A number of studies have revealed an important role of BMPs in bone-tendon integration by promoting healing and improving mechanical strength [9]; however, the exact biological mechanisms of BMPs in the physiological processes of bone tendon ingrowth have not been completely clarified. This study aimed to analyze the effects of BMP-7 on the interaction between osteoblasts and tendon grafts in vitro.

Materials and Methods

Unless otherwise stated, the chemicals were obtained from Sigma-Aldrich (Taufkirchen, Germany). Animals were slaughtered for the meat-processing industry, specimens were collected directly postmortem from a nationally licensed abattoir (Meier III, Marburg, Germany). According to §7 of the German Protection of Animals Act (TierSchG) no animal experiments were performed, thus not requiring the approval of local authorities. All experiments were performed in triplicates. Mean values and standard deviation represent the data from three independent experiments.

Cell and culture conditions

The cells were cultivated in a CO2 incubator (HeraCell 150i, Thermo Fishers Scientific, Waltham, MA USA) at 37°C in 5% CO2-humidified air. The tissue preparation and subculturing were performed under laminar flow in a sterile cabinet (Bio-II-A, Telstar, Terrassa, Spain). The living cells were counted using a CASY 1 cell counter, according to the manufacturer’s instructions (Roche Diagnostics, Mannheim, Germany). All cultures were daily analyzed under a light microscope, checking for irregular growth patterns and detached cells. Furthermore, the histologic analysis of the long-term cultures revealed no microscopically detectable signs of cytotoxic effects.

Culture of primary bovine osteoblasts (pOBs)

The bovine periosteal specimens were obtained from the tibias of 1.5-year-old cattle, and the pOBs were isolated and cultured as previously described [10, 11]. The periosteal samples were washed for more than 60 minutes in Earl’s balanced salt solution, followed by a second wash for 20 minutes in Earl’s balanced salt solution containing antibiotics (500 IU/ml penicillin, 50 μg/ml streptomycin, 0.02 mg/ml gentamycin and 0.004 mg/ml amphotericin B) at 37°C. Next, the periosteal specimens were transferred to standard plastic dishes (15 cm) with 15 ml of BGJb medium Fitton-Jackson modification and were incubated at 37°C at 5% CO2 in humidified air. The culture medium was renewed every seven days. At approximately 4 weeks, the cells reached confluency of 80% and were subcultured using accutase (PAA Laboratories GmbH, Cölbe, Germany).

Collection of tendon specimens and culture of primary bovine fibroblasts (pFBs)

Bovine tendon specimens were obtained from the lower leg tendons of 1.5-year-old cattle. The attached soft tissue was removed, and the tendons were washed in Earl’s balanced salt solution for 30 minutes and cut into segments (0.5 x 0.5 cm). The specimens were washed again in modified Earl’s solution containing antibiotics. To isolate the pFBs, the tendon specimens were fixed with Tissuco fibrin glue (Tissucol, Baxter, Munich, Germany) in Lumox cell culture dishes (35 mm) and were covered with BGJb culture medium. The incubation of the specimens was performed for 4 weeks at 37°C, in 100% humidity and 5% CO2. During the outgrowth of cells, the medium was changed every 7 days. At approximately four weeks, the cells reached confluency, and accutase was applied to subculture the cells.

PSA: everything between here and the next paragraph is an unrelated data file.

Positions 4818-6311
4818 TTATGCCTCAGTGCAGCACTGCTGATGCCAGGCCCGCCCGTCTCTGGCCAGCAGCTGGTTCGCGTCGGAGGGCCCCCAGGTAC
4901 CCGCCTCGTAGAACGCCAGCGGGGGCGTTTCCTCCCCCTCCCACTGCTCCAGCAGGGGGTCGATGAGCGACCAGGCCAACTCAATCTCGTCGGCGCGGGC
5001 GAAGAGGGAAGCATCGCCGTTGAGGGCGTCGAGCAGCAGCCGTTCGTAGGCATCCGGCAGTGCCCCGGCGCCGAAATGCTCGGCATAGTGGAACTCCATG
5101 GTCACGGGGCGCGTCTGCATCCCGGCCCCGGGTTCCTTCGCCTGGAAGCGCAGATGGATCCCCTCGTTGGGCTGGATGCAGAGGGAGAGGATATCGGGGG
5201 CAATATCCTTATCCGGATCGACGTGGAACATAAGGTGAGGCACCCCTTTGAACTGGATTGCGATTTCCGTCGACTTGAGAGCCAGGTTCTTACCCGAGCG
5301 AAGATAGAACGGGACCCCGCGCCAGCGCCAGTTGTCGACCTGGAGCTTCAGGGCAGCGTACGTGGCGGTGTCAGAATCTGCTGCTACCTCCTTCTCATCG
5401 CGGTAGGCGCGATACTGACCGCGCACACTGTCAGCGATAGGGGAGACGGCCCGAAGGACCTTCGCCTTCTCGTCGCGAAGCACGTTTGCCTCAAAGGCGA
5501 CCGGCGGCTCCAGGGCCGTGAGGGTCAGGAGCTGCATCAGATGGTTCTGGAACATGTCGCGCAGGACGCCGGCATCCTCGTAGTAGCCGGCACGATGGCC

Bone morphogenic protein-7 (BMP-7)

In the experimental groups treated with recombinant BMP-7 (Stryker, Mahwah, NJ, USA), the standard medium contained 400 ng/ml BMP-7 and was renewed every 48 hours.

In vitro model I

To study the effects of recombinant BMP-7 on the biological processes at the tendon-bone interface, an in vitro model combining a coculture of vital bovine tendon specimens and pOBs was established. The bovine tendon specimens were obtained as previously described and were fixed to Lumox cell culture dishes with Tissucol fibrin glue (9 specimens per group) [12]. The specimens were covered with BGJb medium (5% fetal calf serum [FCS], 400 ng/ml vitamin D3, 1.2 mg/ml NaHCO3, 50 µg of streptomycin, 0.02 mg/ml gentamycin and 500 IU/ml penicillin). Then, 1.25x107 vital pOBs per culture dish were seeded and cultured under the conditions described above. The medium was changed every 48 hours. Four experimental groups and one control group were studied:

  • Monoculture of bovine tendon specimens without BMP stimulation (bT – BMP);
  • Monoculture of bovine tendon specimens treated with 400 ng/ml BMP-7 (bT + BMP);
  • Coculture of bovine tendon specimens and pOBs without BMP stimulation (pOB + bT – BMP);
  • Coculture of bovine tendon specimens and pOBs treated with 400 ng/ml BMP-7
  • pOB + bT + BMP);
  • Monoculture of pOBs without BMP stimulation (pOB – BMP) as control group.

The experiment was terminated after 10 weeks (70 days).